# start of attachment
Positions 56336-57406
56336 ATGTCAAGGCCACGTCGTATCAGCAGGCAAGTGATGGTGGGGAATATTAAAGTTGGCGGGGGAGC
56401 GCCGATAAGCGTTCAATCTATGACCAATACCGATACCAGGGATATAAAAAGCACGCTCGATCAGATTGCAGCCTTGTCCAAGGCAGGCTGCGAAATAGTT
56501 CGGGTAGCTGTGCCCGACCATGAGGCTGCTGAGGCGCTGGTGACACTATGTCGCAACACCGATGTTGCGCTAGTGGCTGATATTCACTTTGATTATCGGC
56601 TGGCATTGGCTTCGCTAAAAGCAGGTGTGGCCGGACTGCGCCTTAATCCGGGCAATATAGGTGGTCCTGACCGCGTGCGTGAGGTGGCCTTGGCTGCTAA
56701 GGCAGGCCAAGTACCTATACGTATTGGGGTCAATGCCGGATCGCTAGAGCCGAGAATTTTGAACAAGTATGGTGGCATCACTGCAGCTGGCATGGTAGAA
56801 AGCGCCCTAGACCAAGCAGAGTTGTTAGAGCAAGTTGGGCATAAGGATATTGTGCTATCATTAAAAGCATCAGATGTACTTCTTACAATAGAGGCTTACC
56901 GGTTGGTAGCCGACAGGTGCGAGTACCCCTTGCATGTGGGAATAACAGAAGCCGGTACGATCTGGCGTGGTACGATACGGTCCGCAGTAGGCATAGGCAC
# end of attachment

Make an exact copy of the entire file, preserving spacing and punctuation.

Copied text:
Positions 56336-57406
56336 ATGTCAAGGCCACGTCGTATCAGCAGGCAAGTGATGGTGGGGAATATTAAAGTTGGCGGGGGAGC
56401 GCCGATAAGCGTTCAATCTATGACCAATACCGATACCAGGGATATAAAAAGCACGCTCGATCAGATTGCAGCCTTGTCCAAGGCAGGCTGCGAAATAGTT
56501 CGGGTAGCTGTGCCCGACCATGAGGCTGCTGAGGCGCTGGTGACACTATGTCGCAACACCGATGTTGCGCTAGTGGCTGATATTCACTTTGATTATCGGC
56601 TGGCATTGGCTTCGCTAAAAGCAGGTGTGGCCGGACTGCGCCTTAATCCGGGCAATATAGGTGGTCCTGACCGCGTGCGTGAGGTGGCCTTGGCTGCTAA
56701 GGCAGGCCAAGTACCTATACGTATTGGGGTCAATGCCGGATCGCTAGAGCCGAGAATTTTGAACAAGTATGGTGGCATCACTGCAGCTGGCATGGTAGAA
56801 AGCGCCCTAGACCAAGCAGAGTTGTTAGAGCAAGTTGGGCATAAGGATATTGTGCTATCATTAAAAGCATCAGATGTACTTCTTACAATAGAGGCTTACC
56901 GGTTGGTAGCCGACAGGTGCGAGTACCCCTTGCATGTGGGAATAACAGAAGCCGGTACGATCTGGCGTGGTACGATACGGTCCGCAGTAGGCATAGGCAC